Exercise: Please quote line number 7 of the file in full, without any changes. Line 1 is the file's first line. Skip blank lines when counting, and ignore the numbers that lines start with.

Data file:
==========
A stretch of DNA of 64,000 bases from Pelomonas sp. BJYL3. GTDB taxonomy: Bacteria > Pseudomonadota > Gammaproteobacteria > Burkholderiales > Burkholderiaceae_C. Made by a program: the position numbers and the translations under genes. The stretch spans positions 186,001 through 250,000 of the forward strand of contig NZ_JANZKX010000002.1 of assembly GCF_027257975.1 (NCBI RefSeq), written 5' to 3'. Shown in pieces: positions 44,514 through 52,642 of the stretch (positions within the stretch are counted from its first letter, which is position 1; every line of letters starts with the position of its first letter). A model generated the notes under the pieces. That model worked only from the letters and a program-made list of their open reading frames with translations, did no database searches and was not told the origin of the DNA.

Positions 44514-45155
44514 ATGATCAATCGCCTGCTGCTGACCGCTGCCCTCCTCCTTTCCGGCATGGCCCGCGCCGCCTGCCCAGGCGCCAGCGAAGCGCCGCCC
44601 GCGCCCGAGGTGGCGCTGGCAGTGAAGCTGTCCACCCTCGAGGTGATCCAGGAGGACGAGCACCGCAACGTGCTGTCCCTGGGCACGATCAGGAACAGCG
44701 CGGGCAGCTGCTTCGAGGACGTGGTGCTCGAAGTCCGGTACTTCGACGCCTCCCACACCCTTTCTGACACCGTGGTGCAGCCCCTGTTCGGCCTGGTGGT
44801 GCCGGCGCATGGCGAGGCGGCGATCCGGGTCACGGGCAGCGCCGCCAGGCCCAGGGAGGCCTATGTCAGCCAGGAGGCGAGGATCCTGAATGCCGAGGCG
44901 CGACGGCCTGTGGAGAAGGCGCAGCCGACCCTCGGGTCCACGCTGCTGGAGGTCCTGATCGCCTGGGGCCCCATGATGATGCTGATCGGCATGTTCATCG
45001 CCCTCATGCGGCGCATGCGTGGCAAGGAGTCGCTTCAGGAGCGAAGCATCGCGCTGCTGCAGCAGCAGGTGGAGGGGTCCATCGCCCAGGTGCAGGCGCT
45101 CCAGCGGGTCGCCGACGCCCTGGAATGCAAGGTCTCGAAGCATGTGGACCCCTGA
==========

44901 CGACGGCCTGTGGAGAAGGCGCAGCCGACCCTCGGGTCCACGCTGCTGGAGGTCCTGATCGCCTGGGGCCCCATGATGATGCTGATCGGCATGTTCATCG